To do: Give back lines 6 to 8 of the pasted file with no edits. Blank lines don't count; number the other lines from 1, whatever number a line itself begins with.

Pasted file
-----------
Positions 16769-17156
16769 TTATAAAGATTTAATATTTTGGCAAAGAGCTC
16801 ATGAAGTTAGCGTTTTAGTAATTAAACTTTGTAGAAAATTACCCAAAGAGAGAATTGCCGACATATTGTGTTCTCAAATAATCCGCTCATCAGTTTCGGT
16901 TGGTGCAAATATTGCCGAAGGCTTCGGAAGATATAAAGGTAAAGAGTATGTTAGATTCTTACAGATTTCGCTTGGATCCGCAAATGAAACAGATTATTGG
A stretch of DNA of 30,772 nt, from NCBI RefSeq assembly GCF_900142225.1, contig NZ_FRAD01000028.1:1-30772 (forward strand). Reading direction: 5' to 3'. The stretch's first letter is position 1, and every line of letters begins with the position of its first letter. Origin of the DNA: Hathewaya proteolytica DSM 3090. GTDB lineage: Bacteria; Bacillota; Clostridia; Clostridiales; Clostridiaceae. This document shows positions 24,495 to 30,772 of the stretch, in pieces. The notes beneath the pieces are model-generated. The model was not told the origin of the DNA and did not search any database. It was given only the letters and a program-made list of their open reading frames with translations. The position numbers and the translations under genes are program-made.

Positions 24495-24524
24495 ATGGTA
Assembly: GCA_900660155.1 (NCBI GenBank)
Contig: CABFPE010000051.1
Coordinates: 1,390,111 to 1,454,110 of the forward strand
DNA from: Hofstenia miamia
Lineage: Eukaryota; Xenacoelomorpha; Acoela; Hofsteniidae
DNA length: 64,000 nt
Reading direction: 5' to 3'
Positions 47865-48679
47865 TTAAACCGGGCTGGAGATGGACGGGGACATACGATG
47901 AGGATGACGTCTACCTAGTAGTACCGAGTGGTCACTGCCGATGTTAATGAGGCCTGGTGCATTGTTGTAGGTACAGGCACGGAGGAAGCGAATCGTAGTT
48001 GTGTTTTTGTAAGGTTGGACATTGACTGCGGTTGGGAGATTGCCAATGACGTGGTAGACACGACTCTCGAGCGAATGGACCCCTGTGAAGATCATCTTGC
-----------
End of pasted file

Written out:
Positions 24495-24524
24495 ATGGTA
Assembly: GCA_900660155.1 (NCBI GenBank)